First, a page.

resident Burrowing Owls at the entrance and wonderful spot for all kinds of
birds. Ask were to go specifically at the Visitor Center.

If you do go to Sonny Bono Dalton Sea NWR, the quails there are Gambel's
and the towhees are Abert's! I have found the volunteers at the visitors
center not too helpful. You need to go east from the visitors center and
turn north on the first road to find access to water with good birding.

Ana Borrego is closer and the various oases should have interesting stuff.
My husband & I just returned from Borrego Springs. Birding was slow, but we
still saw plenty. The visitor center is very helpful.

Buena Vista Audubon has a wonderful set of sites if you are closer to san
diego... this includes their wetland on the south side of oceanside, but
also a quick tour of the marina will usually turn up snowy and great egrets
hanging out...

San Diego River estuary

For water birds (ducks, egrets, gulls, terns), the is nice. There is a park
on one side, and on the Seaworld side there is an old road that can still
be accessed by car. You can park and walk or bird by car. I was there this
time last year and saw thousands of birds.

The San Diego River is great for waterfowl ( all three teals within a 100
yards) shorebirds galore and herons and egrets, white pelican and more. i
always find Little Blue Herons there. I also like to go south to imperial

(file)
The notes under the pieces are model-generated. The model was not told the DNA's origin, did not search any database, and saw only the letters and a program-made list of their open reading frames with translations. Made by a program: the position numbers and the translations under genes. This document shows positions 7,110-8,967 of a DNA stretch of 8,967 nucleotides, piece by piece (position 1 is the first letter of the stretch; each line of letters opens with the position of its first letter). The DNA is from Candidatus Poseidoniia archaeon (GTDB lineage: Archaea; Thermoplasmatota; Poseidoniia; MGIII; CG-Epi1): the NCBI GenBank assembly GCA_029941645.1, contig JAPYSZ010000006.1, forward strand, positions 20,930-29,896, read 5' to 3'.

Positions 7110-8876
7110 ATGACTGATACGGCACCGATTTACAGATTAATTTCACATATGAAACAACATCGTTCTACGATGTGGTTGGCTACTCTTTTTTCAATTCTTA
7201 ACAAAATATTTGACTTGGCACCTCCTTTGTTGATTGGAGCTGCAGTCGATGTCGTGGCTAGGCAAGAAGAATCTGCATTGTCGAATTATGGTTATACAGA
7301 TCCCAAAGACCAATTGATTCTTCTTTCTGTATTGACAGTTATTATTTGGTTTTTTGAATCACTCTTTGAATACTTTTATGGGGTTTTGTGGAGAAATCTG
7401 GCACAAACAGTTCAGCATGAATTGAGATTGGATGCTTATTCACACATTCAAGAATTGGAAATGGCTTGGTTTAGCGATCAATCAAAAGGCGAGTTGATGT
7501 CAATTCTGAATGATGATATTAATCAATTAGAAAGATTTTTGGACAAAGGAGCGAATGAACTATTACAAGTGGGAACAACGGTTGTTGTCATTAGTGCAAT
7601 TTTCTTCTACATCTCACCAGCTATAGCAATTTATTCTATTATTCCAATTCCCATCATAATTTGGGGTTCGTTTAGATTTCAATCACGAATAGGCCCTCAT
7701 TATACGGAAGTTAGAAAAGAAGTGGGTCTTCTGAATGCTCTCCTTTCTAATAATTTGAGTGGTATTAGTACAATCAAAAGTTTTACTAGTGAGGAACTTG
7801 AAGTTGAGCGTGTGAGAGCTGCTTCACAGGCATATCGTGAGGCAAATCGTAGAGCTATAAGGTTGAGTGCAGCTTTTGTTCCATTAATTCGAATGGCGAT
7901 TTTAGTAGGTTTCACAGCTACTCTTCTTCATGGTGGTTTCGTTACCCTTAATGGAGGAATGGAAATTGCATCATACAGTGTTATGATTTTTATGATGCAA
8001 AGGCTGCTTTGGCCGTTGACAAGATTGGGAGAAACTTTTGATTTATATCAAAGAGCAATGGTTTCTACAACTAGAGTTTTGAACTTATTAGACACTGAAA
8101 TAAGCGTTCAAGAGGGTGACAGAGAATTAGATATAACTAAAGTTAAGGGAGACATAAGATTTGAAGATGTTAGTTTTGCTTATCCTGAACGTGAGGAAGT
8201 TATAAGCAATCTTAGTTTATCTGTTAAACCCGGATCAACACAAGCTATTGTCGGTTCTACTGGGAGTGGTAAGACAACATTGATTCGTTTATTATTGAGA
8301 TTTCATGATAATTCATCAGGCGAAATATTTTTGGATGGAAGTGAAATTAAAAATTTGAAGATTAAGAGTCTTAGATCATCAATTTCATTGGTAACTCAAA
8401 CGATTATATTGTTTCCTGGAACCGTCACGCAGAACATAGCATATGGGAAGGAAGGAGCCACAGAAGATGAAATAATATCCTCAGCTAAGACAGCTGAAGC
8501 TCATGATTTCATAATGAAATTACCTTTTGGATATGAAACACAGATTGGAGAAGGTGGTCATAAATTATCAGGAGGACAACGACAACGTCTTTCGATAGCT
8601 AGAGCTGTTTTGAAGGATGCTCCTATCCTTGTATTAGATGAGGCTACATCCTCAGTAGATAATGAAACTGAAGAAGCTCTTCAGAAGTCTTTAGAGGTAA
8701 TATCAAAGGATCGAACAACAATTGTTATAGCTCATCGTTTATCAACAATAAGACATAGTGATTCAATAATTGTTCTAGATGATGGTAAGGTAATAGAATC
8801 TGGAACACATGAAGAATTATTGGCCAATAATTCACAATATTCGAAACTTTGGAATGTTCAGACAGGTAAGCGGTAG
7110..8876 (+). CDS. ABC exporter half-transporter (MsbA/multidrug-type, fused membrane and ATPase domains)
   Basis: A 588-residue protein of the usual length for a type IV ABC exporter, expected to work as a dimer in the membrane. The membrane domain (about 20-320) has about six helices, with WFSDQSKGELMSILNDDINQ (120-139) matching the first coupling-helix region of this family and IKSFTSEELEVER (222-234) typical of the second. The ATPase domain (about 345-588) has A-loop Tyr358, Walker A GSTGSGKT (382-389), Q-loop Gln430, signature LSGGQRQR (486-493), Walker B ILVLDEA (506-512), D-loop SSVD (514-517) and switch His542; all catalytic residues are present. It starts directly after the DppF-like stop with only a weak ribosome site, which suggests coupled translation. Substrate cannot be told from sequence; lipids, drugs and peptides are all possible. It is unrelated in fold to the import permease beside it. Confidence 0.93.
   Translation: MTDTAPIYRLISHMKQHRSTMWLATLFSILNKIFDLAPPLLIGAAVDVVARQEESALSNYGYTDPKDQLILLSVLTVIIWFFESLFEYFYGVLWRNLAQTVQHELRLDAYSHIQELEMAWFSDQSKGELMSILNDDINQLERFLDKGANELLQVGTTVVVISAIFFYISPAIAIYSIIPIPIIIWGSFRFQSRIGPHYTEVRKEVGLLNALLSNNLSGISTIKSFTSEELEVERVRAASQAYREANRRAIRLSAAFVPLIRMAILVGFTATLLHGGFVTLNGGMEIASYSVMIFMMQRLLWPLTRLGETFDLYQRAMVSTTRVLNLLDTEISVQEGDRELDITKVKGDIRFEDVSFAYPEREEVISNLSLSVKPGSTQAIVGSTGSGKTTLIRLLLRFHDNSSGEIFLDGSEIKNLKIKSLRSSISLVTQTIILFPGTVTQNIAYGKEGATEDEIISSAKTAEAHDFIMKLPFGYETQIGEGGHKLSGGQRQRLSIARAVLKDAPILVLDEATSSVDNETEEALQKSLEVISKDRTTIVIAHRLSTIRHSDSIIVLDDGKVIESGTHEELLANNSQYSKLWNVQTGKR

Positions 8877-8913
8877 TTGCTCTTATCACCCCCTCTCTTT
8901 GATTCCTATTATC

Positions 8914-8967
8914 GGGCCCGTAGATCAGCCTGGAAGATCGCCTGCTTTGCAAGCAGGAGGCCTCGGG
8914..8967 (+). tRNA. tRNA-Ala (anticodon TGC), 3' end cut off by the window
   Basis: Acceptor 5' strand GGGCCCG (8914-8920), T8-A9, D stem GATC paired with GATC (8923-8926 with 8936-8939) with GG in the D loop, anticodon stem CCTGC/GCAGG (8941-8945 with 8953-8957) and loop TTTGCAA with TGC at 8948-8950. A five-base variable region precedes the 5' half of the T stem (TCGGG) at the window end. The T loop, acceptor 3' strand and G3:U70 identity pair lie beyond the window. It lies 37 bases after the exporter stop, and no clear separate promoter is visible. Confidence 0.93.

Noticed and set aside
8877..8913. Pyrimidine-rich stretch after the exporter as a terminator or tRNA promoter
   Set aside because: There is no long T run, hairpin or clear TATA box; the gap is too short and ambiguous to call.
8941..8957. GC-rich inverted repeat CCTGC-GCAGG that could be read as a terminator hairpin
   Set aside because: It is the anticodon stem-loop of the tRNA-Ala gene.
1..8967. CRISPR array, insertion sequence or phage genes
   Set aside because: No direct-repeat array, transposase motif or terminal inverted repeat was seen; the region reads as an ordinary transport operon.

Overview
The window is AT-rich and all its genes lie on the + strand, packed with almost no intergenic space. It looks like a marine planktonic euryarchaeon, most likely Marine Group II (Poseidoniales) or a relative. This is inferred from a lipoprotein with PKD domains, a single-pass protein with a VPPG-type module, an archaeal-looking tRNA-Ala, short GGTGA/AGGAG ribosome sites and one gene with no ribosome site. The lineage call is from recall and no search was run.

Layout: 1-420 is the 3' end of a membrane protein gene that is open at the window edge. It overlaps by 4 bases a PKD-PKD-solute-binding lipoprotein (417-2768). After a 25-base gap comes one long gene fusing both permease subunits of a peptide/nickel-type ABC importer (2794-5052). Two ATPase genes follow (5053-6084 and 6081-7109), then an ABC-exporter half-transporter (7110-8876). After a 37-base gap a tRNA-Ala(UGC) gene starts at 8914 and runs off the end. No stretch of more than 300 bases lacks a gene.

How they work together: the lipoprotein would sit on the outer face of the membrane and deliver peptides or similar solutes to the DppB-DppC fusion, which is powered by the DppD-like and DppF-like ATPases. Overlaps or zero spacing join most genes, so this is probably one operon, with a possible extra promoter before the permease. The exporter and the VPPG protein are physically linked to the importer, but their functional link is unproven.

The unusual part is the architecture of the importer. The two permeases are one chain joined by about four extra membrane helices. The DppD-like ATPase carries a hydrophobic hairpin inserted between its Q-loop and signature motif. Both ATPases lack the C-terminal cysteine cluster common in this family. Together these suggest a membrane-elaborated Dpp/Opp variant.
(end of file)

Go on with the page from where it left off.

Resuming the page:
Beach and the Tijuana Slough NWR. I managed to find Ridgeway's Rail there
the last couple of years and even had one on the south side of the San
Diego River close to the mouth. Walk the dyke trail there as far as the
ball fields and look for Horned Larks and an Osprey nest. The lagoons
mentioned are good.

Balboa Park is also very birdy, as is the zoo. Check out the desert garden
in Balboa Park. The zoo is big, but they do offer tram tours. (Ebird had v
few checklists for these spots so I did not visit)

Near Carlsbad: Batiquitos Lagoon, with flat trails all along the estuary. I
also had some nice birds at San Elijos Lagoon south of Carlsbad, but check
the construction schedule before stopping there. Def was construction which
drowned out the bird noise so I didn't visit.

San Jacinto Wildlife Refuge (west of Hemet) is about an hour or so drive
north of san diego, and is a driveable reserve. whenever i'm in town, i
tour the whole reserve over several hours. multiple large raptors, many we
don't see here, can be found... roadrunners, numerous ducks and their kin,
shrikes, phoebes, stilts, and frequently both snowy and great egrets are
regulars... i sometimes (always accidentally) flush ring-necked pheasant...

Bolsa Chica State Park, if you are closer to Los Angeles...

for ocean-ish spots (to include both pelicans, egrets, and other shore

Kit Carson Park in Escondido is another spot not mentioned.

Then there is Lake Henshaw and Mount Palomar.

Rosencranz National Cemetery (which is beautiful and has amazing views)

Birding around the neighborhoods in town can be quite good- also the
cemetery. Had Vermillion Flycatcher and Phainopepla there last March. In
any case, there are lots of good birds to be seen.